Tips for Teachers
The information provided below is meant to help inform teachers about how to keep kids with diabetes safe at school.
Learn as much as you can about diabetes. Knowledge is power. Become aware of essential diabetes care tasks and be prepared to respond in the event of a diabetes emergency. Your willingness to learn will help to ensure a safe classroom environment and optimize your student's success and participation.
Every student with diabetes is different. Students may use different therapies to manage their diabetes. Some need help and some are independent. Learn about your student's diabetes and how you can best respond and support.
Provide a supportive learning environment. It is important to provide a classroom environment that enables the student to have unrestricted access to needed care. Depending upon the student's level of independence, he or she should be allowed to self-manage their diabetes and should have unrestricted access to the school nurse and other trained school personnel.
Collaborate with other school staff. Teachers and other school staff members with supervisory responsibility for the student should participate in team meetings and understand your role in implementing the student's diabetes care plan and written accommodations plan.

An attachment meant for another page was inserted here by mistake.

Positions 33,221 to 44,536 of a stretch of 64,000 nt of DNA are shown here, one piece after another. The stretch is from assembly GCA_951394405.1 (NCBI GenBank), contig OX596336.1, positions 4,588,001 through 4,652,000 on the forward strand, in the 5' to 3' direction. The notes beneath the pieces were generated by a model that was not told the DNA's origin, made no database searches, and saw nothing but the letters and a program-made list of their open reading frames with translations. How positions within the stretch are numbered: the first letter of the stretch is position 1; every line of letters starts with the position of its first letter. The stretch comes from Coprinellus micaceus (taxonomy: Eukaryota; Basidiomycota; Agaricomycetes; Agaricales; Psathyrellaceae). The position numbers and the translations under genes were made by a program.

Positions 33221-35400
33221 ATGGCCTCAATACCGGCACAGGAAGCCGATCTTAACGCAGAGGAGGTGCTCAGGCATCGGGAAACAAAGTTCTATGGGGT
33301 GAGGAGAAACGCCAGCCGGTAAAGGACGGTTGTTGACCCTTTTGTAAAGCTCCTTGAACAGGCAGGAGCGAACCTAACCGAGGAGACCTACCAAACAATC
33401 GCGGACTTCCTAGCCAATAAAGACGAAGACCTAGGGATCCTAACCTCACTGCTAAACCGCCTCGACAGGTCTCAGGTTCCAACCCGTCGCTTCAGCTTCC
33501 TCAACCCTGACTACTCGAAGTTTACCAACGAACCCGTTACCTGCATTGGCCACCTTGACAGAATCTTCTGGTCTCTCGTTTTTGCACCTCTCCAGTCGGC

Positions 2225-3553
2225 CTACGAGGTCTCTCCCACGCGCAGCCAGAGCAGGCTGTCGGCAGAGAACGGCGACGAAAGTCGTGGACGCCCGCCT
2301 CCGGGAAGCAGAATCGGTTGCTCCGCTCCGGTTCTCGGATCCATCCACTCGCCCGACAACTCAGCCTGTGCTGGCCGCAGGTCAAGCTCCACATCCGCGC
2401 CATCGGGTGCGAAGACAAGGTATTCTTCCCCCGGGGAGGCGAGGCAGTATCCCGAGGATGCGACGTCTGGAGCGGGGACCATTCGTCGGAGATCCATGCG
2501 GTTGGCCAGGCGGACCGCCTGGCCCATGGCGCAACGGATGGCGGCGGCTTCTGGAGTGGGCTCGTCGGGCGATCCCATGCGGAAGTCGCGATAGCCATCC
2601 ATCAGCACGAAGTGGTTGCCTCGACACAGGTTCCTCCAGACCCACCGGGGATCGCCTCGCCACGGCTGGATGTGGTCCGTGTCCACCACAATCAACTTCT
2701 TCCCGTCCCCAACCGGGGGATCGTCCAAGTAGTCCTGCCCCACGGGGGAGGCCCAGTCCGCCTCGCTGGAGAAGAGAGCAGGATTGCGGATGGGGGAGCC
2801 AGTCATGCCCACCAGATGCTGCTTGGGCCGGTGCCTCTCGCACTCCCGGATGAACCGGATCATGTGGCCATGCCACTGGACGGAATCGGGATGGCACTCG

Understand federal and state legal protections for the student with diabetes. Become familiar with federal and state laws that protect students with diabetes and understand your role in the development and implementation of the student's written plans.
Provide modifications as set out in the student's written accommodation plan. Familiarize yourself with the modifications spelled out in the student's written plan(s).
Always be prepared. A "low kit" containing food and other supplies to treat hypoglycemia should always be available in the classroom and other areas of the school.
Don't draw unnecessary attention to the student's condition. Your student may need to eat a snack in the classroom to treat hypoglycemia or monitor his or her blood glucose level and give insulin. The student should be allowed to do this without the necessity of leaving the classroom or drawing attention to the student.
Provide information for substitute teachers. Information on the day-to-day needs of the student with diabetes and emergency information should be maintained in the substitute teacher's file.
Notify parent/guardian and other supervisory school staff in advance of changes in schedule. Talk to the parents ahead of time about any special considerations and concerns about parties and special events. Let parents, the school nurse and other school staff know about upcoming parties, field trips and special class events so that adjustments may be made to insulin dosages.
Treat the student with diabetes the same as other students. Students with diabetes should be treated fairly and have the same access to all school opportunities as their peers.
Communicate concerns to parent/guardian, school nurse, or school administrator. Provide timely and clear communication of any concerns and questions to the parent/guardian, school nurse or school administrator.